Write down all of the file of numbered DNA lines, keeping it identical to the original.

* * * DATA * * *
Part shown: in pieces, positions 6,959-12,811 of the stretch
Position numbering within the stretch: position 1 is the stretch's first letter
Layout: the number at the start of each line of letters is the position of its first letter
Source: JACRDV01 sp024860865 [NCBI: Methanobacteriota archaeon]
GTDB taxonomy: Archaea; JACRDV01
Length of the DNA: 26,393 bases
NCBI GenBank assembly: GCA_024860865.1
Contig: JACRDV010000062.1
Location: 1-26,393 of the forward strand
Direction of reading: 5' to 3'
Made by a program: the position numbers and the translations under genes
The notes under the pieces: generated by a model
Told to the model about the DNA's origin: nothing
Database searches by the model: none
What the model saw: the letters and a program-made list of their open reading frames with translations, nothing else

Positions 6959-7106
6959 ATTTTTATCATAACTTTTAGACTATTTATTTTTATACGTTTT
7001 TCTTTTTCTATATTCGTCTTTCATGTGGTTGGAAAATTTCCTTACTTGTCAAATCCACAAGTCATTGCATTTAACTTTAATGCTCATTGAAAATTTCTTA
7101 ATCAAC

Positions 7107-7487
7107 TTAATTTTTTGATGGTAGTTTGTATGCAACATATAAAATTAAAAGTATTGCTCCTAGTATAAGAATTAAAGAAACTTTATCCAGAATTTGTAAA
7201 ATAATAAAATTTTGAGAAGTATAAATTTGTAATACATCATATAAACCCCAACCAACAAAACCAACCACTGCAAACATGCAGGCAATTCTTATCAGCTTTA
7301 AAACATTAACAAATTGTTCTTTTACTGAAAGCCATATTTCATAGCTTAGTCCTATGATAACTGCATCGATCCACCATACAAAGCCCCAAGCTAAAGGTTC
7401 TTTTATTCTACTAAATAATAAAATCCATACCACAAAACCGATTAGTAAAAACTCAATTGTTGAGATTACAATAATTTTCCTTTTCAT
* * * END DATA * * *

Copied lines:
Part shown: in pieces, positions 6,959-12,811 of the stretch
Position numbering within the stretch: position 1 is the stretch's first letter
Layout: the number at the start of each line of letters is the position of its first letter
Source: JACRDV01 sp024860865 [NCBI: Methanobacteriota archaeon]
GTDB taxonomy: Archaea; JACRDV01
Length of the DNA: 26,393 bases
NCBI GenBank assembly: GCA_024860865.1
Contig: JACRDV010000062.1
Location: 1-26,393 of the forward strand
Direction of reading: 5' to 3'
Made by a program: the position numbers and the translations under genes
The notes under the pieces: generated by a model
Told to the model about the DNA's origin: nothing
Database searches by the model: none
What the model saw: the letters and a program-made list of their open reading frames with translations, nothing else

Positions 6959-7106
6959 ATTTTTATCATAACTTTTAGACTATTTATTTTTATACGTTTT
7001 TCTTTTTCTATATTCGTCTTTCATGTGGTTGGAAAATTTCCTTACTTGTCAAATCCACAAGTCATTGCATTTAACTTTAATGCTCATTGAAAATTTCTTA
7101 ATCAAC

Positions 7107-7487
7107 TTAATTTTTTGATGGTAGTTTGTATGCAACATATAAAATTAAAAGTATTGCTCCTAGTATAAGAATTAAAGAAACTTTATCCAGAATTTGTAAA
7201 ATAATAAAATTTTGAGAAGTATAAATTTGTAATACATCATATAAACCCCAACCAACAAAACCAACCACTGCAAACATGCAGGCAATTCTTATCAGCTTTA
7301 AAACATTAACAAATTGTTCTTTTACTGAAAGCCATATTTCATAGCTTAGTCCTATGATAACTGCATCGATCCACCATACAAAGCCCCAAGCTAAAGGTTC
7401 TTTTATTCTACTAAATAATAAAATCCATACCACAAAACCGATTAGTAAAAACTCAATTGTTGAGATTACAATAATTTTCCTTTTCAT